It sounded like a good idea: Is Jay Cutler looking forward to playing in a domed stadium Thursday against the Lions at Ford Field? He had his most prolific game in his six seasons with the Bears — 381 yards and a 109.6 passer rating — in his only other game indoors this season, a 27-13 victory over the Falcons at the Georgia Dome.
“The Falcons’ defense and this defense are pretty different,” Cutler said.
He’s right about that. But that droll dose of reality can’t obscure the paradox that Cutler faces in the Bears’ must-win game against the Lions: The environs of Ford Field’s domed stadium provide the perfect conditions he thrives in. But the noise factor from a sell-out crowd and the fast track that makes the Lions’ third-ranked defense a half-step quicker present a degree of difficulty he can do without.
That’s one reason this tell-tale game can go in many directions for the Bears. If they can combat the noise and operate with a rare focus and discipline, they have a quarterback and an offense that can keep the Lions on their heels all day and pull off the upset they need to jump-start an improbable push to the playoffs. But if they can’t, it can get ugly in a hurry. And we know just how ugly ugly can be.
This game is the Cutler conundrum in a nutshell. If the guy could block out the distractions and hone a laser focus like the elite quarterbacks do, he’d be worth every penny. But as we know, too often something goes awry.
So it’s no surprise that even though he does his best work indoors and has some of the best weapons in the game, Cutler seems more fearful of the worst-case scenario against the Lions on the fast track of Ford Field.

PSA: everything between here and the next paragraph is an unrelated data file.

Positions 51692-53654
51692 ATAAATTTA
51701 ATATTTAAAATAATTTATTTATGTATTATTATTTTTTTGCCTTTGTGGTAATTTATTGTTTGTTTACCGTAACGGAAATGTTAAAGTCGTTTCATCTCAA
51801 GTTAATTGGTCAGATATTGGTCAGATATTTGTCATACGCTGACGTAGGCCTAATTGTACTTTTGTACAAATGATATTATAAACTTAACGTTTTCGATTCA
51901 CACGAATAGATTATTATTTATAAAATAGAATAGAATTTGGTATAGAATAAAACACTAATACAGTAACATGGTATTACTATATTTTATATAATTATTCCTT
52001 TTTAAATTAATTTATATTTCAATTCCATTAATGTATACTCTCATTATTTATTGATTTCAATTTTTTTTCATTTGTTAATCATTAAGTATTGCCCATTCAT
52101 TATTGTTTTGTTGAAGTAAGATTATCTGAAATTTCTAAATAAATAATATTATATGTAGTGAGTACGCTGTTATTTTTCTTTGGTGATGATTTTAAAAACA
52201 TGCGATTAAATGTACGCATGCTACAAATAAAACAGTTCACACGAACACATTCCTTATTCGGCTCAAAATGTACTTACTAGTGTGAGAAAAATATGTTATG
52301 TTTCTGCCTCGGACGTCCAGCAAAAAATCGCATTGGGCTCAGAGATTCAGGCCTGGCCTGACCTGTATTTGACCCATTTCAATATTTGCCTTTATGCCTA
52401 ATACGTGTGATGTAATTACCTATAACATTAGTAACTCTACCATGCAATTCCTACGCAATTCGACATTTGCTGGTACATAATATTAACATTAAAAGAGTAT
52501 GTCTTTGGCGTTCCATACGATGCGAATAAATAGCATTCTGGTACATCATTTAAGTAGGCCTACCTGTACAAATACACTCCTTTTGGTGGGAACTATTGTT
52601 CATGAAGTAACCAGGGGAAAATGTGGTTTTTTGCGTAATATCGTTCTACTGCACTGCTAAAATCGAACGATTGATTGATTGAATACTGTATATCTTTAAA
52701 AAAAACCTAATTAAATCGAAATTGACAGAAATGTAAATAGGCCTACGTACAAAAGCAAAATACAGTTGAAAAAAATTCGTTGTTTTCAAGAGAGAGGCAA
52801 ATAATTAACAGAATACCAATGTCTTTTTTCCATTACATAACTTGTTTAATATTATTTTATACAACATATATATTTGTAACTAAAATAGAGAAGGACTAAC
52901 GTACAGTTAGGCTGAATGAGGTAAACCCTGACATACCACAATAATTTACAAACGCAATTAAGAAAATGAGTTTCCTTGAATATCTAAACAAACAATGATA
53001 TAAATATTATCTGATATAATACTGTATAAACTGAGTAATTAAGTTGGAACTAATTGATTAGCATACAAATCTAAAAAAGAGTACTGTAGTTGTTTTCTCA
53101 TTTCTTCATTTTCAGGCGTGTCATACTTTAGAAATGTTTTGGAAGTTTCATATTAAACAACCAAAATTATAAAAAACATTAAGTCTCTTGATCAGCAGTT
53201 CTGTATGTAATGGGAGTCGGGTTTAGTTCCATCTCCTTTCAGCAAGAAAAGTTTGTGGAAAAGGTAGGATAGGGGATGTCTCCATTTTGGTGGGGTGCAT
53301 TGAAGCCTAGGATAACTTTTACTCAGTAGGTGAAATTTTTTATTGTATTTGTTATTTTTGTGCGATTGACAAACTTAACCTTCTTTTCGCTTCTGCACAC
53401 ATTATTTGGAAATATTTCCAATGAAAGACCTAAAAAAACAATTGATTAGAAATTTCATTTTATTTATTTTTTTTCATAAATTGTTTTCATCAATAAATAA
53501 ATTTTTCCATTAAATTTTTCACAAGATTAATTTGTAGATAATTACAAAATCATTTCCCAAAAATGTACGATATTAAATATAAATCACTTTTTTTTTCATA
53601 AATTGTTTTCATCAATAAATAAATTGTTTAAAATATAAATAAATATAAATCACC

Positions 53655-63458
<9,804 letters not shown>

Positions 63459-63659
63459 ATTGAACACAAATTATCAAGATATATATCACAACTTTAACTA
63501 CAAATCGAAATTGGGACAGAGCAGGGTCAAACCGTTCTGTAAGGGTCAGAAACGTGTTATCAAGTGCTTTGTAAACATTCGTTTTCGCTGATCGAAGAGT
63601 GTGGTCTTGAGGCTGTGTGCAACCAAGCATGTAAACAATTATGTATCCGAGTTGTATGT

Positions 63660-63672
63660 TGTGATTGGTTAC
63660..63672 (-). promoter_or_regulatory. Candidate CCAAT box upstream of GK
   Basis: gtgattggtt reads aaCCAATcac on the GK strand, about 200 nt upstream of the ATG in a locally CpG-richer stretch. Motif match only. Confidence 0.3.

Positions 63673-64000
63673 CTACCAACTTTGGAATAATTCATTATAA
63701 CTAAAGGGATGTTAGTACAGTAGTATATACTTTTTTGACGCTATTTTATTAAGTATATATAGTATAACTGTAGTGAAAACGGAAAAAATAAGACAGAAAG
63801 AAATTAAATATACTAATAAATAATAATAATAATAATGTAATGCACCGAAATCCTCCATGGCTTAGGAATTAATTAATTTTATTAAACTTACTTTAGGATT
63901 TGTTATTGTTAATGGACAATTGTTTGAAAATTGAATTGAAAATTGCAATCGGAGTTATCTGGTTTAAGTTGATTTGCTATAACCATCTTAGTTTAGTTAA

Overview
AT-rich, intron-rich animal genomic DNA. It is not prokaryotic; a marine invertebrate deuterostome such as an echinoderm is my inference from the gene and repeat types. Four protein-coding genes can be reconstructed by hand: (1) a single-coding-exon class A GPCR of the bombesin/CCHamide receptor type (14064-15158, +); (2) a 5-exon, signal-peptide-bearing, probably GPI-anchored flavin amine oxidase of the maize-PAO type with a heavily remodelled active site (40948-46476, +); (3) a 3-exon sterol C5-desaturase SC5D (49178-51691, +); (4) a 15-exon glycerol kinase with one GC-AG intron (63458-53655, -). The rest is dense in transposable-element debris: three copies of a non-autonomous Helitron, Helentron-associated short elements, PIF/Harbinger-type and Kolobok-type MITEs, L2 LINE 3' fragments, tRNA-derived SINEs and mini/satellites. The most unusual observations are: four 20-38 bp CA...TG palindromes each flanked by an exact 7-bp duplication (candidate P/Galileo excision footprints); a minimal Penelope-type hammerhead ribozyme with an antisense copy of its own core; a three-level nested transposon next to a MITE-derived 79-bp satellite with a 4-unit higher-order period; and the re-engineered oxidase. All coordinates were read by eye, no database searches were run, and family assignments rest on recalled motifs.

“We don’t have a lot of track guys,” Cutler said. “We’ve got some big guys. I think that with that front seven, you’d always prefer them outside on grass rather than indoors, home field on the turf.”
As reasonable as that sounds, it also illustrates another knock on Cutler — more than most quarterbacks, he likes the wind at his back and prefers the path of least resistance. Everything has to be in order for him to succeed — tall receivers, an intact offensive line, a quarterback-guru head coach he can relate to and man-to-man defense that creates one-on-one matchups his guys can win.
Maybe it’s too much to ask for a quarterback to embrace the elevated degree of difficulty.
Mississippian Brett Favre in his prime was outstanding in cold weather. Californian Tom Brady has won snow games 59-0 and 36-7 with eight touchdown passes and nary an interception. But the Bears need something in between. Because in situations like this, if the Bears can just handle the noise, playing indoors should be a benefit to Cutler and this offense, no matter who is on the other side.
“It should be,” Bears offensive coordinator Aaron Kromer said, “because you don’t have elements in the passing [game] and the ball security. Anytime you take the elements out, it should be better.
“And then we just have to handle the noise. And there will be a couple mistakes because of noise. You have to deal with it and move on. It’s not an excuse. We have to play through it, and teams win in noise. They win in away games, and we need to do it.”
WHEN THE BEARS HAVE THE BALL
Lions DT Ndamukong Suh is a dominating force who commands double-teams that open things up for the Lions’ other D-linemen. It’s a great matchup for Bears RG Kyle Long, who struggled against Suh as a rookie. “He’s excited,” Bears coach Marc Trestman said. “He wants to play against people that can bring out the best in him, and he’ll have that opportunity.”
IN THE AIR